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Scott's L.A.™ Article:
Snowing in Los Angeles

Natural snow doesn’t happen often in L.A.  During some winter storms you’ll see snow on the top of Mt. Wilson and Mt. Baldy, but not usually down in the L.A. basin.  We’ll occasionally get snow in some local hills, even down at Malibu in 2007.  But the last widespread snow in L.A. was in 1949 which was the inspiration for the snow scene in Father of the Bride.  That scene was shot in Pasadena on a warm, sunny Spring day.  You can see that house while taking our Pasadena Audio Tour.

But movies may need snow for winter scenes any time of the year.  Movie fans know that plastic sheets, cotton, even instant mashed potato flakes have been used as “snow” in the movies.  It never dawned on me that they’d use real snow.  Well, chipped ice actually, but it’s pretty close to snow.

The Location

The October Road set before snowing effects on the house

This South Pasadena house was used for a “Christmas” episode of the TV series October Road.  If it looks familiar, this was also the house used as the “fraternity house” in Old School  which you can see in the Movie Locations section of our Pasadena Audio Tour.  These scenes were shot on a 78° day in September, 2007.  That’s cotton up on the roof which will be the upper limit of what the camera will see.

But for walking around on snow, slushy sidewalks, or to have snowball fights, you need snow -- so, “Who ‘ya gonna’ call?”  In this case, the movie company called Union Ice Company and their spiffy ICE-FX machine andcrew.

The Process

As you can see below, it’s pretty simple, sort of a combination tree chipper and blower, plus a big supply of ice.  Ice comes out of the truck, into the chipper, then blown wherever it’s needed.

Ice Truck

Loading up the ICE-FX Machine for snow

Ice Cubes go IN the Ice FX Machine

And, no pun intended, but the really COOL part about this is that Union Ice doesn’t do this just for the movies, they’ve “snowed-up” private homes, backyards for birthday parties, restaurants, a parking lot in July with a short ski run.  Anybody can have snow anytime, anywhere!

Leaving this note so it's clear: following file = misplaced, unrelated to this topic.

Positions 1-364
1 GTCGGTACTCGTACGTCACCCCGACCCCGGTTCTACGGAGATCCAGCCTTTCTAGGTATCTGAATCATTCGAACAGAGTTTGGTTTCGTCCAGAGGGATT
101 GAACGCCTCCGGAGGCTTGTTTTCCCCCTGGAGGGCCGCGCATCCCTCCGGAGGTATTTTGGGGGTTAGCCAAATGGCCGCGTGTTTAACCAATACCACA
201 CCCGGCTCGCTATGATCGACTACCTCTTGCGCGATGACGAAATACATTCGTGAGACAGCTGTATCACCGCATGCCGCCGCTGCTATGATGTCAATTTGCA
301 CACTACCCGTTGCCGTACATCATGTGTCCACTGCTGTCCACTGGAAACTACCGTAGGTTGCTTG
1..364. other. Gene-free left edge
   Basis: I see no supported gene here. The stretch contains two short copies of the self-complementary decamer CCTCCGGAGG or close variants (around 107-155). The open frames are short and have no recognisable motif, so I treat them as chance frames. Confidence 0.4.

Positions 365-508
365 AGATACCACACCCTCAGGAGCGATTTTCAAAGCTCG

The obvious question is, “How long does the snow last?”  The answer depends on the weather:  the heat, whether the snow is in shadow or direct sunlight, and other variables.  The snow on this tree-shaded street would have lasted several hours, but they removed it after filming was complete.  The snow in the parking lot on a hot day in direct sunlight lasted about 3 hours.

“Snowing-Up” the Yards

When they “snow-up” locations for movies, they only spray the areas to be seen by the camera, so you’ll see “Summer” yards right next to “Winter” yards.

Pacing real snow in Los Angeles movie set

Shooting snow onto the yard for the scene

The Results

The primary house and a neighbor’s “background” house, are all “snowed-up” for the cameras.  The snow on the ground is real, complete with slushy sidewalks & streets, the snow on the roof is cotton.

October Road House with snow

October Road House background house all snowy

Photos by Scott · Used with permission

So, the next time you see snow in a movie, it might be in a distant location, or it might be right here in L.A.  You can easily imagine any of the Movie Locations on our Audio Tours all “snowed up” for Winter scenes.  Now you know that it may actually be real snow, just not snow delivered by Mother Nature.

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